The national flag is popularly known as Tiranga, which means "three colours" or "tricoloured". It is a horizontal tricolour in equal proportion of deep saffron at the top, white in the middle and green at the bottom. The ratio of the width to the length of the flag is 2:3. At the centre of the white band is a wheel with 24 spokes in navy blue colour that indicates the Dharma Chakra (Wheel of Law).
Blank India Flag for Kids
The significance of the colours of the flag:
Saffron: Saffron is a symbol of courage and sacrifice.
White: The white colour represents honesty, peace and purity. It highlights the importance of maintaining peace in the country.
Green: The green colour represents faith and chivalry. It is a symbol of prosperity, vibrancy and life.
Ashoka Chakra: The Ashoka Chakra or the Dharma Chakra (Wheel of Law) has 24 spokes and appears on a number of edicts of Ashoka.
History of Indian National Flag
The Indian national flag represents India's long struggle for freedom. It signifies the status of India as an independent republic. The flag came into being in its present form at the meeting of Constitutional Assembly on 22 July 1947. Since then it has served as the National Flag of the Dominion of India from 15 August 1947 to 26 January 1950 and, thereafter, as the national flag of the Republic of India. The Indian National Flag was designed by Pingali Venkayya and contains three equal strips of saffron, white and green.
The history of the Indian National Flag over the years:
1904-06:: The history of the Indian flag dates back to pre-independence era. It was between 1904 and 1906 that the first Indian flag came into being. It was made by an Irish disciple of Swami Vivekananda. Her name was Sister Nivedita and after some time this flag came to be known as Sister Nivedita's flag. This flag comprised the red and yellow colours. Red signified the freedom struggle and yellow was a symbol of victory. It had the words "Bonde Matoram" in Bengali written on it. The flag also contained a figure of 'Vajra', weapon of god 'Indra', and a white lotus in the middle. The 'Vajra' is a symbol of strength and lotus depicts purity.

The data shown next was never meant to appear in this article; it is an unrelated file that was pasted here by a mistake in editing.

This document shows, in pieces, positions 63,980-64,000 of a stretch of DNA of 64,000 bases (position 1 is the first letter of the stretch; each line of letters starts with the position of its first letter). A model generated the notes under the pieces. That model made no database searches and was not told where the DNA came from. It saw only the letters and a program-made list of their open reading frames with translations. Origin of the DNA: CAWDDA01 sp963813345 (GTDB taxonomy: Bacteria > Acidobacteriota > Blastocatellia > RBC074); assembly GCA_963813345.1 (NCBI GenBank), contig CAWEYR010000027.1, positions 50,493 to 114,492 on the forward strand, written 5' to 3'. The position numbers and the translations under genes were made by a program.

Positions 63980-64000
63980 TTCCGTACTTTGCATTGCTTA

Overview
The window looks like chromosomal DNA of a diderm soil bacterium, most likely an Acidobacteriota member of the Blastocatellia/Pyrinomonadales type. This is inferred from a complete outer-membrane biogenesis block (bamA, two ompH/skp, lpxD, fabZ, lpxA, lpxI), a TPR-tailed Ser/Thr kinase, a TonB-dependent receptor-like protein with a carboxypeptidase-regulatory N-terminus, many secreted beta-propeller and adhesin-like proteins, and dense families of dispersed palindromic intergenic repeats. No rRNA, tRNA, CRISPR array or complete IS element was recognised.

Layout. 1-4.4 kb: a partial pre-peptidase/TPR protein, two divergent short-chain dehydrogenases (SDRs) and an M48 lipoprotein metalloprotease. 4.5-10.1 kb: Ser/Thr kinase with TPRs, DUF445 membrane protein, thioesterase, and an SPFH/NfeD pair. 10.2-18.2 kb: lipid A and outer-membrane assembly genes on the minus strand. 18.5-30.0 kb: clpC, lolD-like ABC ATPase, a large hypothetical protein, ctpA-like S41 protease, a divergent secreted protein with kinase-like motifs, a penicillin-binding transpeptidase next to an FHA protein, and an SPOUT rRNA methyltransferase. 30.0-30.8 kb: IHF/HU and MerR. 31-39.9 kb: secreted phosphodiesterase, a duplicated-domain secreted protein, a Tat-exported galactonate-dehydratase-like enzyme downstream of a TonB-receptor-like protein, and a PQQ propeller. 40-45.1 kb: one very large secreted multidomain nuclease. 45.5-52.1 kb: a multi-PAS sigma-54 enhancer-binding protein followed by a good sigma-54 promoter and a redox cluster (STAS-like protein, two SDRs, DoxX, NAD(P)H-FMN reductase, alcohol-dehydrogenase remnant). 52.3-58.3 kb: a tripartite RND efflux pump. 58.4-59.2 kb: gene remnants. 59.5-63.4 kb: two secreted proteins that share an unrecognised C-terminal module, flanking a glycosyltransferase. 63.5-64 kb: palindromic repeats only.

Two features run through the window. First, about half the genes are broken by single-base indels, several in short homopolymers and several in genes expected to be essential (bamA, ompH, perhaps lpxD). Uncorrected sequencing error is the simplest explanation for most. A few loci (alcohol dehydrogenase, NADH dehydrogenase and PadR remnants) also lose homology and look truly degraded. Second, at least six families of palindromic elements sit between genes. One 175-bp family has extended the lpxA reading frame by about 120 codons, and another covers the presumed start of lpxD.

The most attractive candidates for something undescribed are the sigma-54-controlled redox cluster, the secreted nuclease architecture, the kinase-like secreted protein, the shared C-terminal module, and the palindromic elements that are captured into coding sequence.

In the same year another version of this flag was created. It was also tricolour but its colours were different. It had orange, yellow and green and came to be known as 'Calcutta flag' or 'Lotus flag', as it had eight half open lotuses on it. It is believed to be have been designed by Sachindra Prasad Bose and Sukumar Mitra. It was unfurled on 7 August 1906 at Parsi Bagan Square, Kolkata. The day was being observed as "boycott day" against the partition of Bengal and Sir Surendranath Banerjee hoisted this flag to mark the unity of India.
Indian flag in 1907: In 1907 came the Madam Bhikaji Rustom Cama's flag. The flag was collectively designed by Madam Bhikaji Cama, Vinayak Damodar Savarkar (Veer Savarkar) and Shyamji Krishna Varma. The flag was unfurled by Madam Cama on 22 August 1907 at Stuttgrat, Germany, and attained the status of the first Indian flag to be hoisted at a foreign land. From this event onwards it was also referred to as 'Berlin Committee flag'. The flag consisted of three colours- the topmost being green followed by golden saffron in the middle and the red colour at the bottom.
1916: In 1916 Pingali Venkayya, a writer and a geophysicist, designed a flag with the intention to bring the whole nation together. He met Mahatma Gandhi and sought his approval. Mahatma Gandhi suggested him to incorporate a charkha as a symbol of economic regeneration of India, in the flag. Pingali created the flag from hand spun yarn 'Khadi'. The flag had two colours and a 'Charkha' drawn across them but Mahatma Gandhi did not approve of it as he was of the opinion that red represented the Hindu community and green Muslims, but the other communities of India were not represented in the flag.